For one thing, the Spaniards were defending pretty well, too. Lukas Podolski and Miroslav Klose achieved nothing -- but they were merely the blunt end-points of a German attacking force that had power and strength and willingness, and not much else. In pure soccer terms, for anyone looking for creativity or soccer subtlety at work, the German midfield was a disaster area.
It was made to look worse because it was so comprehensively outshone by the Spanish midfield, which was a veritable hothouse of clever trickery, runs, and passes -- but with plenty of running and spirit to keep things moving.
It is in the contrast of those two midfields that lessons for the USA are waiting to be learned. A contrast between the light-footed Spanish, and the heavy-footed Germans. Between the nimble and ponderous. No, I do not consider that unfair. The statistics are undeniable.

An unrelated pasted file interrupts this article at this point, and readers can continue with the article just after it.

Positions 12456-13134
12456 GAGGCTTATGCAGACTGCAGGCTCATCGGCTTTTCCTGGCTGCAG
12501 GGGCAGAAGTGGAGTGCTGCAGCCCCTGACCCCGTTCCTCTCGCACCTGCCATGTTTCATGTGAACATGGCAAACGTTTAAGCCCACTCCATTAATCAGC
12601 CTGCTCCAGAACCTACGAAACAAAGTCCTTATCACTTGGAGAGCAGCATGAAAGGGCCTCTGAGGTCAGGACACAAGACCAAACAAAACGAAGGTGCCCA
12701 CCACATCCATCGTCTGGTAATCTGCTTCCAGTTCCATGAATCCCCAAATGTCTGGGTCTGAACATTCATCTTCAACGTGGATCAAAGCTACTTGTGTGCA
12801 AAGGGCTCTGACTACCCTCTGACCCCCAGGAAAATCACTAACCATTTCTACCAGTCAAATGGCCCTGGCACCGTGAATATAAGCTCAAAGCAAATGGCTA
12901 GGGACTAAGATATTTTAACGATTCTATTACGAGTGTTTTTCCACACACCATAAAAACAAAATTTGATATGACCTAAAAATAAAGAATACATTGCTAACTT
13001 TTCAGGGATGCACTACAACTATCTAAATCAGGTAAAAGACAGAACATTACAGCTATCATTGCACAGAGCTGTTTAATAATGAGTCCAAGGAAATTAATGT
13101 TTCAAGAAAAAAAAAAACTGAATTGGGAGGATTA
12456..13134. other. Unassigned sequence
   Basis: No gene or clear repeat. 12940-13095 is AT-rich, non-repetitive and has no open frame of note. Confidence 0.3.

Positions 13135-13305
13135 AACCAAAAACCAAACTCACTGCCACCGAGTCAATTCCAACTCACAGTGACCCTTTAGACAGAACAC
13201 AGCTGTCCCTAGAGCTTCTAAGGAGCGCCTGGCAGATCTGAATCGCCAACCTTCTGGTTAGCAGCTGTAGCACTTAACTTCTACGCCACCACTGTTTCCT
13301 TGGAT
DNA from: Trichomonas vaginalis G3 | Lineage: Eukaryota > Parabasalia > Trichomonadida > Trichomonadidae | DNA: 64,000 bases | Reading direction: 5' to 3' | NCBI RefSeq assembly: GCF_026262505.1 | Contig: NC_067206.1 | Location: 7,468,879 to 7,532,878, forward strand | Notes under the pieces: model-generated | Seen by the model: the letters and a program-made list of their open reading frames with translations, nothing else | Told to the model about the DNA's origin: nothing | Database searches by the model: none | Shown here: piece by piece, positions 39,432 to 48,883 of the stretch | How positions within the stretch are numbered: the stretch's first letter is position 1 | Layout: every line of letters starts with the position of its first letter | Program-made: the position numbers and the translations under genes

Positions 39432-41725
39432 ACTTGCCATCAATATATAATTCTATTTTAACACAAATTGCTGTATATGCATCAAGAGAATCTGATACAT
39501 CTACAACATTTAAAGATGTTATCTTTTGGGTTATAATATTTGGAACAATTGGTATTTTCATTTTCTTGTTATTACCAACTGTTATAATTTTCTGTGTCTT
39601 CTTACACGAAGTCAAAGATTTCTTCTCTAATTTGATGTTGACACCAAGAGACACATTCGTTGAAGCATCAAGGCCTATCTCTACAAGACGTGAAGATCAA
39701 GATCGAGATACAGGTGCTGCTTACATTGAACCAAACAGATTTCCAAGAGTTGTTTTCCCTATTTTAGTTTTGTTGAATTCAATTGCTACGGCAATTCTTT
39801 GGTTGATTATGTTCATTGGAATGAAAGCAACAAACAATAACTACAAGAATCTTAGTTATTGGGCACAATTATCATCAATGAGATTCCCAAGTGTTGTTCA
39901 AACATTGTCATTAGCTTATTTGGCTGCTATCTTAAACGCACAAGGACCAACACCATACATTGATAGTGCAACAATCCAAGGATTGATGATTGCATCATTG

The four-man German midfield of Michael Ballack, Bastian Schweinsteiger, Thomas Hitzlsperger and Torsten Frings has an average weight of 178.5 lbs, an average height of just over 6-foot. For the five-man Spanish midfield -- Cesc Fabregas, Andres Iniesta, Xavi, David Silva and Marcos Senna, the averages are: weight, 153.2 lbs, height 5-foot-8 inches.
Those are huge differences and simply cannot be ignored. They can be justifiably interpreted as indicating that sheer size alone is not the answer to winning games. But there's something much more suggestive here, something that cuts right across one of the hallowed coaching cliches -- one that our lovely TV commentators never tire of quoting when they want to excuse a particularly vicious foul -- the one that says there must be a hard man, a ball winner. You can't play modern soccer without such a player, they rant on and on, he does the dirty work, he's the one who allows the fancy-schmancy little guys to play.